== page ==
Tallinn. Our story
As I said we stepped off the ferry from Helsinki, relieved to be out of earshot from the ferry show bands. A short walk away from the ferry terminal and past the broken line monument (a memorial to the 852 people who died in the September 1994 sinking of the Tallinn to Stockholm ferry) saw us passing through the Great Coast Gate in Tallinn's Old Town walls. We managed to get a small but clean room in the even cleaner Old House hostel. Again not knowing too much about the area we had hoped accommodation prices would be lower than in Russia. Not quiet. Although we paid a bit more than we planned on paying, i.e. more than the book quoted, we did manage to negotiate breakfast into the deal in the neighbouring Old House Guesthouse. We were mightily impressed with the standard of the accommodation which even gave us access to a WiFi hot spot enabling me to make a few Skype calls. That may not sound like a big deal but having come from Russia it was huge. Once that was out of the way we did what we do best; hit the streets with our cameras. That night we were introduced to A La Coq, Estonia's best brew, which accompanied our meal in Texas Honky Tonk (yippee-ayo-ta-yay) and 'Hell Hunt', Tallinn's trouper on the pub scene. If you're ever in Tallinn I can recommend it. You won't have any difficulty finding it. I was relieved to get to bed that night. Remember, we had spent the previous day seeing and leaving Finland and the previous night on a bus. So needless to say I was tired. And cold. For some reason Tallinn was a good few degrees colder than what St. Petersburg was.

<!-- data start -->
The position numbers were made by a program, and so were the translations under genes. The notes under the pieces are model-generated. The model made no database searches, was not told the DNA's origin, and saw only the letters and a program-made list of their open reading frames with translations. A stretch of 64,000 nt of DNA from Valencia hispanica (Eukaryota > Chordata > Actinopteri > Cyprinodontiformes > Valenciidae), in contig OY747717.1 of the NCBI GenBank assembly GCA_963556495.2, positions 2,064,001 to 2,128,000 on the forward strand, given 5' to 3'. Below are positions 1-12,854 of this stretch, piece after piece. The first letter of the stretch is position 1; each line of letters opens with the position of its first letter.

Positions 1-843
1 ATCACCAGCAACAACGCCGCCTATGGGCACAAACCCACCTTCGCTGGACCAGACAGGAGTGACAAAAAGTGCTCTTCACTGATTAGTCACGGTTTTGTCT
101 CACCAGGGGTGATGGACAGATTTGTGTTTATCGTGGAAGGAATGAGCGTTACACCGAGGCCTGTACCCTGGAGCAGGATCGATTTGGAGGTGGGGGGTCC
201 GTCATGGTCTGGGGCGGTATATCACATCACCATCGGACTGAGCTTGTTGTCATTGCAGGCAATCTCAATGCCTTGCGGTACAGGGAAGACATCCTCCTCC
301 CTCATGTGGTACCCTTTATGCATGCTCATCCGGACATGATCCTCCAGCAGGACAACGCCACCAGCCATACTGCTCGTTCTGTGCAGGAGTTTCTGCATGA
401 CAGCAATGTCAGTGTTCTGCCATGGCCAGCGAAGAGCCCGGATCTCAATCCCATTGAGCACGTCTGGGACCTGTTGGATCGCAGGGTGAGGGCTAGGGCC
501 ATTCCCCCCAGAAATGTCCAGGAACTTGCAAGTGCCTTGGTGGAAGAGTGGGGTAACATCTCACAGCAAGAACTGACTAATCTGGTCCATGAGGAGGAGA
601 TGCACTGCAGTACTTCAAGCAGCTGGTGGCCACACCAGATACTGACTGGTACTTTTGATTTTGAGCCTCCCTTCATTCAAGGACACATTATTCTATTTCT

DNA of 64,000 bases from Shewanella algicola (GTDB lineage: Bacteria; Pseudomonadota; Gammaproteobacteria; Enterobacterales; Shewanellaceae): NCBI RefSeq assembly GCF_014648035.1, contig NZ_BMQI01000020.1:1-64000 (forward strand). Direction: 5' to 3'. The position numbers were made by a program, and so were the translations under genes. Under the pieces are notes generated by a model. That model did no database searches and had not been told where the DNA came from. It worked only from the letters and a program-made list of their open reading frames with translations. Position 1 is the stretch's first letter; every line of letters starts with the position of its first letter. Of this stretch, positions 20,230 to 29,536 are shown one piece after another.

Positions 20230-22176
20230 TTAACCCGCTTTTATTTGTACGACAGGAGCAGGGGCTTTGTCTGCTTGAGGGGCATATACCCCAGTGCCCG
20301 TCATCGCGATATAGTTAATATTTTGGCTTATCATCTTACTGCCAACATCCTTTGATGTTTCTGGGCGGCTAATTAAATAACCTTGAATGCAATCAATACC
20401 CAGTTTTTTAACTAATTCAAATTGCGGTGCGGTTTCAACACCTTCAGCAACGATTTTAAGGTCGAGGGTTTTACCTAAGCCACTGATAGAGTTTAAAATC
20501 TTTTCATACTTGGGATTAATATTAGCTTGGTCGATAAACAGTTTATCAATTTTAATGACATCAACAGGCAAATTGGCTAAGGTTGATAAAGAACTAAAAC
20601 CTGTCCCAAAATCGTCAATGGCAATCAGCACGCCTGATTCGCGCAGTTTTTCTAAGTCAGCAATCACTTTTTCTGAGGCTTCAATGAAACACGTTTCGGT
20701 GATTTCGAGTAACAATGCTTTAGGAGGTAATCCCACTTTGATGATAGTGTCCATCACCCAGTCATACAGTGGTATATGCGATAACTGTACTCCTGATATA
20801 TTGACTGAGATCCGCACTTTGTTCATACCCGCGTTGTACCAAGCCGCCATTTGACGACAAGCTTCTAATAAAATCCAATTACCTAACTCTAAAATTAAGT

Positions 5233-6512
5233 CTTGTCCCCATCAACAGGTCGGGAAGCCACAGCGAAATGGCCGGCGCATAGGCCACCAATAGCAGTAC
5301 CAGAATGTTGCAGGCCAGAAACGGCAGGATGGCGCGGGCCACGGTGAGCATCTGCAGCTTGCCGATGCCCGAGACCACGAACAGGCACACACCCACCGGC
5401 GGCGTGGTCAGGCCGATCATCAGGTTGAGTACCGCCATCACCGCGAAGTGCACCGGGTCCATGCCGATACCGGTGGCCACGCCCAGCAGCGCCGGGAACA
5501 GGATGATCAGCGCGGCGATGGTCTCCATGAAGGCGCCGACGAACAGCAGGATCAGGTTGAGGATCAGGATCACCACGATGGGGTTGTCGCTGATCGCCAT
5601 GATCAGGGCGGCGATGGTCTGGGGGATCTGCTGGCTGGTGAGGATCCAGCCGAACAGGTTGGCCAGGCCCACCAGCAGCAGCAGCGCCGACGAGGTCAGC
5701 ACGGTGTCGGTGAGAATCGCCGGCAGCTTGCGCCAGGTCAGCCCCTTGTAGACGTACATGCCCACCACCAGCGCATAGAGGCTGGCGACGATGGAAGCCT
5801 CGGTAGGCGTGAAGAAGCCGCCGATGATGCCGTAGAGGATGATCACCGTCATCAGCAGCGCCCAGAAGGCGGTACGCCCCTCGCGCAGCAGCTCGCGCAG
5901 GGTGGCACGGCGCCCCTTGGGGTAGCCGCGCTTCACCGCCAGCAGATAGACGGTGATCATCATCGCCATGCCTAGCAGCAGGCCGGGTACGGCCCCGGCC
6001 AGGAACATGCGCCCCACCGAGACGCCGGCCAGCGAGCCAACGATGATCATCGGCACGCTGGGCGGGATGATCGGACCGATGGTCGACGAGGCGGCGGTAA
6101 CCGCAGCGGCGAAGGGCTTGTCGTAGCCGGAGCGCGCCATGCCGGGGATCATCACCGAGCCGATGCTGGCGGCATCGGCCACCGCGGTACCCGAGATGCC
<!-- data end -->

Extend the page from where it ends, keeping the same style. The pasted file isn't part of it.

Anyway, we obviously enjoyed having a real bed for the night because we surfaced late the following morning. Too late in fact to get that breakfast we managed to negotiate as part of our room rate the day before when checking into the hostel. Feeling a bit short changed by the hostel we left the Old Town walls and had breakfast in Café VS, a fancy, fashion conscious place that doubles as a café during the day and a bar/club at night. We then spent the rest of the day looking around, capturing more photographic evidence of our exploits (Kiek-in-de-kok anyone?..... see the accompanying photographs) and wondering, 1 - why all Irish themed bars around the world are called Molly Malone's, 2 - how the Irish government managed to get an embassy right in the middle of town and, 3 - why the girls in the tourist information canter seemed so disinterested in dealing with tourists and why they looked so pissed off with life. "Cheer up girls.... it could be worse.... you could be in Russia... and hey, the Henkster is in town". Funnily enough that didn't seem to cheer then up. So we headed for the bus station and hopped on the next bus for Riga, the capital of neighbouring Latvia, to see if the girls there seemed any happier with their lot. We, or more accurately, Henk was to find out they were. Score. Something tells me Henk enjoyed Riga more than Tallinn (but for totally different reasons of course). Read on.